Maryland pitching struggles against Indiana in 19-4 loss

Maryland head coach Rob Vaughn made five calls to the Terps’ bullpen on Sunday, as his pitching staff struggled to contain the Indiana lineup for the second consecutive game.

Though Terps dropped the Saturday matchup 20-5, making Sunday’s game a rubber match after Maryland shutout Indiana 2-0 on Friday behind Terrapin ace Hunter Parsons, Maryland (13-13) could not shut down the Indiana (17-10) offense and fell 19-4 in College Park in the series finale.

“We know how good [Indiana] is,” Vaughn said. “That’s a scary lineup…anybody in that lineup can leave the yard at any given time, and I thought it just got us on our heels a little bit . We got a little tentative and didn’t quite believe that we could compete with them on a high enough level.”

The Hoosiers offense, who sent nine home runs over the fence on Saturday,  continued to dominate, putting up 14 hits Sunday, four of which were homers.

“Obviously when you give up 20 and 19 [runs] in back-to-back days you don’t leave the yard feeling good at all,” Vaughn said. “But there were some spots in there that we just got to continue growing as a team.”

Among those decidedly good spots in the Terps’ loss Sunday were some key performances from a few Maryland relievers, who kept the game from turning into even more of a runaway.

Freshman reliever Andrew Vail entered in the sixth, taking over a situation with a 3-0 count, a runner on first and two outs, after Will Glock pulled himself out of Sunday’s game with an apparent arm injury. Vail threw three straight strikes to end the half, keeping Indiana off the board for only the second inning of the game, the fourth in 15 innings.

“Andrew Vail pitched absolutely fearless today,” Vaughn said. “He attacked people, he came right at people. And Will Glock, you know before coming off, I really liked the way he was throwing the ball.”

Vail, who recorded a scoreless seventh as well, was the fifth reliever the Terps called on, after starter Trevor LaBonte lasted 2.1 innings and gave up 10 runs. At the end of the second, LaBonte had thrown 54 pitches and the Terps trailed 6-1.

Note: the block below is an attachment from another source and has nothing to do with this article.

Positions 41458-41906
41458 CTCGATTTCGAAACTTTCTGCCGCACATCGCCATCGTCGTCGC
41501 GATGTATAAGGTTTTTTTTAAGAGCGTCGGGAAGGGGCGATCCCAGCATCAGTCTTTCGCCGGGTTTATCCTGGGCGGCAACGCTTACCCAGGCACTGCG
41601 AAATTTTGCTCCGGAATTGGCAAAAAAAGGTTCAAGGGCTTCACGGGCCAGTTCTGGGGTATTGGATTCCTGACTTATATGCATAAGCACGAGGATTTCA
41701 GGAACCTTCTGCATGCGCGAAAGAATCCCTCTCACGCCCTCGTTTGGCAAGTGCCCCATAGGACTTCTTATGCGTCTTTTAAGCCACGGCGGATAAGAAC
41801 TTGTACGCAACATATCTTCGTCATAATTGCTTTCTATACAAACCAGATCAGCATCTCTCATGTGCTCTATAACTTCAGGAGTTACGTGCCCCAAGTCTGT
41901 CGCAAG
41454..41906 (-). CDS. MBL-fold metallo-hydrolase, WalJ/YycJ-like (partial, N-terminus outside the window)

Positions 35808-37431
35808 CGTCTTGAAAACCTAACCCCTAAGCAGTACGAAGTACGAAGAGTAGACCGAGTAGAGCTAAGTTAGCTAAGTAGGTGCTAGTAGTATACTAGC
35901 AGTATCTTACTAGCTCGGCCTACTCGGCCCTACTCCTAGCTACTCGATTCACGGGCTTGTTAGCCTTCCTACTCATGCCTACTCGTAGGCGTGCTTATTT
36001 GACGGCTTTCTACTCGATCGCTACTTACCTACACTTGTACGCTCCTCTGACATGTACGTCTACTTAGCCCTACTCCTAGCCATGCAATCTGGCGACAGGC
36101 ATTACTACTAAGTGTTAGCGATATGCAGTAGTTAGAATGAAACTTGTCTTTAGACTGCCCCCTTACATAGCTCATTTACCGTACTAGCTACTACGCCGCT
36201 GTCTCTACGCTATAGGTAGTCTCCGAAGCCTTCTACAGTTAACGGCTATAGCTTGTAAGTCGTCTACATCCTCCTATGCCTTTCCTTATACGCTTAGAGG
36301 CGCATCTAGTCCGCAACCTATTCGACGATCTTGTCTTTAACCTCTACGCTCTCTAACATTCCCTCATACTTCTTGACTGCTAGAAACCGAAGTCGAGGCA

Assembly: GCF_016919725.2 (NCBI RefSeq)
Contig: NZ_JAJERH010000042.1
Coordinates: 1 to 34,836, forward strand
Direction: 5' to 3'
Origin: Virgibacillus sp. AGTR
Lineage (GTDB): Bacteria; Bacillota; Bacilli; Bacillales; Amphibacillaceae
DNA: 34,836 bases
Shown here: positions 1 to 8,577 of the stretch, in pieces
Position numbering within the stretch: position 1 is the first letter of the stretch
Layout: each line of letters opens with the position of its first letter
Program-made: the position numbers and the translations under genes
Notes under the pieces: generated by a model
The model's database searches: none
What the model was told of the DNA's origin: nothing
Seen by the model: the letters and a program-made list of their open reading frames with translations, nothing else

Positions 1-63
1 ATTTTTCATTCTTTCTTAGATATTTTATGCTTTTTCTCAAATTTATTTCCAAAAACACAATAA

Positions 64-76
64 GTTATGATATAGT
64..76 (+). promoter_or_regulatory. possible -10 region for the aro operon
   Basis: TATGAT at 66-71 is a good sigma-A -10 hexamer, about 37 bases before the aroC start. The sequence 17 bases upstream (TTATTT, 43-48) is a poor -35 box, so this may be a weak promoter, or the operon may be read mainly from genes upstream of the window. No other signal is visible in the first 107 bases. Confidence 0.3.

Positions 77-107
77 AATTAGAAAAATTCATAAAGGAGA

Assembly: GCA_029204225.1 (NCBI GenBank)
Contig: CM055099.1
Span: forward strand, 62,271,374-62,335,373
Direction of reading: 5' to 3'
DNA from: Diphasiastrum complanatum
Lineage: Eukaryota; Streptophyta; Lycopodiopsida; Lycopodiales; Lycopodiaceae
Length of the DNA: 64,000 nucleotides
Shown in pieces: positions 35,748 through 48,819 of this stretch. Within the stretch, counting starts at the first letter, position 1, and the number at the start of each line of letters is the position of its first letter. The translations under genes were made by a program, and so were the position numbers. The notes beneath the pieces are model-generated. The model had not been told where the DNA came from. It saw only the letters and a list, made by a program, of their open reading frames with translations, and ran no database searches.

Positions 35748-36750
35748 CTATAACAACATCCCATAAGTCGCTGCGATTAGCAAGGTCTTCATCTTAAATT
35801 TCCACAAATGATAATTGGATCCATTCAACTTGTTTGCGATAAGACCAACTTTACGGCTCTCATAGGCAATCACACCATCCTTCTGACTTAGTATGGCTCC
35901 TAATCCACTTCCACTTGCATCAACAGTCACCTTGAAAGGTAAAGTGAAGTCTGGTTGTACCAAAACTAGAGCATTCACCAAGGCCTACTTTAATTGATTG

“[Elliot Zoellner’s] been so good all year,” Vaughn said. “His numbers [are] the most deceiving on our team…when he’s pounding the zone he’s really good, and I didn’t even think he was that sharp today. That just tells you he competed, he competed really hard.”

Right-hander Elliot Zoellner, the first out of the bullpen, went 1.2 innings, recording five outs, all of which were strikeouts. In the fourth Zoellner worked out of a two-on jam, putting up back-to-back strikeouts to end the half.

Freshman Sean Heine finished the game for the Terps, pitching the eighth and ninth. Though the righty allows four Indiana runs in the eighth, he held the Hoosiers scoreless in the ninth, thought a Terps’ rally was near impossible.

A.J. Lee put the Terps on the board in the first, with a leadoff home run on the first pitch of the inning. The blast, over the right-center field fence, marked the senior’s second of the season. Maryland put up three more one-run innings, one in the third, one in the eighth and one in the ninth. Sophomore Randy Bednar scored in the third and eighth, while a solo homer from freshman Josh Maguire put up a one-spot for Maryland in the ninth.

Seven Maryland batters reached base, but only Lee, Bednar and Maguire crossed home plate.

“We’re better than we showed this weekend,” Vaughn said. “I think the fight that we have, the toughness we have is better than we showed. You’ve got to own bad days…we can either make it part of our story moving forward or we can make it part of our excuse.”

The series loss marks the Terps’ third  in a row, and their third series loss at home this season. Maryland suffered consecutive sweeps from East Carolina and Creighton in its last two home series.